Coconut Vanilla Stout
Super smooth and very easy to drink, the low hop rate allows the creamy flavor to remain at the forefront. Coconut flavor is evident, but does not overpower.  5.5% ABV

Gose, the Imposa
A great sour, whose name is possibly inspired by the historical Romanian figure Vlad the Impaler. This is a serious sour that leaves its mark. And at 4.2% ABV, on a warm summer day this one could keep your palate satisfied for hours on end.

Monkhe See, Monkhe Do
With a deep amber color and very strong malt profile, this Belgian dubbel (thus the word ‘monk’ in its name) could just as easily pass for a Strong Ale.  8% ABV

The Huell hops in this aptly named session IPA immediately impart a notable flavor that lasts on the tongue from start to finish. Coming in at 4.5%, this great beer has a full bitterness profile that is appropriate for the style. Perfect for the everyday IPA lover.


As I worked my way through the flight, I engaged with my server, who I immediately learned was Adam Trapani, one of the three principals at Hudson Ale Works. Adam explained to me that although the brewhouse itself has been in operation since 2013 (with setup costs of likely over $1 million), it was only after a long and expensive renovation that they opened their taproom space in August of 2016.  He went on to explain that in addition to their spacious taproom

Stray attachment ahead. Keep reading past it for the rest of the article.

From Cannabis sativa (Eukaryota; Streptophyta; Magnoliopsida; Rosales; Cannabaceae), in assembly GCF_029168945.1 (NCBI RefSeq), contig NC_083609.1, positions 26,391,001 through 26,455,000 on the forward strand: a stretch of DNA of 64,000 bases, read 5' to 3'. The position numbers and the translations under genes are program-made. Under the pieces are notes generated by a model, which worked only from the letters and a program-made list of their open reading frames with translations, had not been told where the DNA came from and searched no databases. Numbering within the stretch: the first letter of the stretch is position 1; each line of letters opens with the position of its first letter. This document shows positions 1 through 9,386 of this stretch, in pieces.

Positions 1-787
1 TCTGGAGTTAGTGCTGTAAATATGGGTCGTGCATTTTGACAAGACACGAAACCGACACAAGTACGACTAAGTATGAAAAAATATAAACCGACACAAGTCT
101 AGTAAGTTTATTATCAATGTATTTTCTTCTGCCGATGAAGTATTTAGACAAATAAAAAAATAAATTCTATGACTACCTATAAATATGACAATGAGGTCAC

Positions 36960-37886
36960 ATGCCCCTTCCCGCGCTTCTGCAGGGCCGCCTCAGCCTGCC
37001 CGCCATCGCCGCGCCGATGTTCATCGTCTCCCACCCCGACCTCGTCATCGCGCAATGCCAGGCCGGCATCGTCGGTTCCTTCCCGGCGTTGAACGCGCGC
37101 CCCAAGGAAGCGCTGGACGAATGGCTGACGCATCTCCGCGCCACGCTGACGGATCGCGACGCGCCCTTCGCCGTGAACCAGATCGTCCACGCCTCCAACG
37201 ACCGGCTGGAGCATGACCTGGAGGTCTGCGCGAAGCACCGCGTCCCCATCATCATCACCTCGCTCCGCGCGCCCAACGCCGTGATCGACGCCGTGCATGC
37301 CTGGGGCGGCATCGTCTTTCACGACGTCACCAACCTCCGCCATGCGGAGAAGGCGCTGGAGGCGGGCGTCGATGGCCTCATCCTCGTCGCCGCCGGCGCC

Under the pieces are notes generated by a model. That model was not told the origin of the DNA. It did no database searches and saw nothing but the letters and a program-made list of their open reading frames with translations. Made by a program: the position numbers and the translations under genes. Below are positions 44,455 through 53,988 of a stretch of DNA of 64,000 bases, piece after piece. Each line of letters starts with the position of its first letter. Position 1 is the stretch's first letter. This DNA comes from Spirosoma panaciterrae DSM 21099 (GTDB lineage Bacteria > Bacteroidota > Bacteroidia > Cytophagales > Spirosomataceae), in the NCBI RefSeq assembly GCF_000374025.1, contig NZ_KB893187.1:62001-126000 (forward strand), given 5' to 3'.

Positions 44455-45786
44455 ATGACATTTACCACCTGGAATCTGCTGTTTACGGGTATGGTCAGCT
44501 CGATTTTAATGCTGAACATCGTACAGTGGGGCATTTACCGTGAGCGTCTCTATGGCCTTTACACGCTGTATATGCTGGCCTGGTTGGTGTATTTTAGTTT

Neil Trapani in their brew house

(which is actually two rooms), they will be building a 600 square foot patio in the front that he said he hopes to have complete in time for summer.

The interesting thing about Hudson Ale Works is the owner/labor structure. Along with Josh Zimmerman and Neil Trapani (presumably Adam’s brother, although I admittedly didn’t ask), Adam and his partners all identify themselves as both “owner” and “brewer” in addition to the many other hats that they must certainly wear.

After declaring my identity (a beer snob should never hide behind his beer glass, after all), I was given a friendly peek at the brew house, where I was shown the small but active 3 bbl system they use to push out product not only to their tap room, but to their dozens of retail accounts, which are all delivered to by way of a two-tone grey Honda Element (seen in the picture above).

I concluded my session (and visit) with a glass of the brewery’s Maple Strong Ale offering, which they call Supdafied.  At 9% ABV and full of body and flavor, it didn’t disappoint, and is one that I hope will find its way into a can at some point so I can enjoy it at home as well.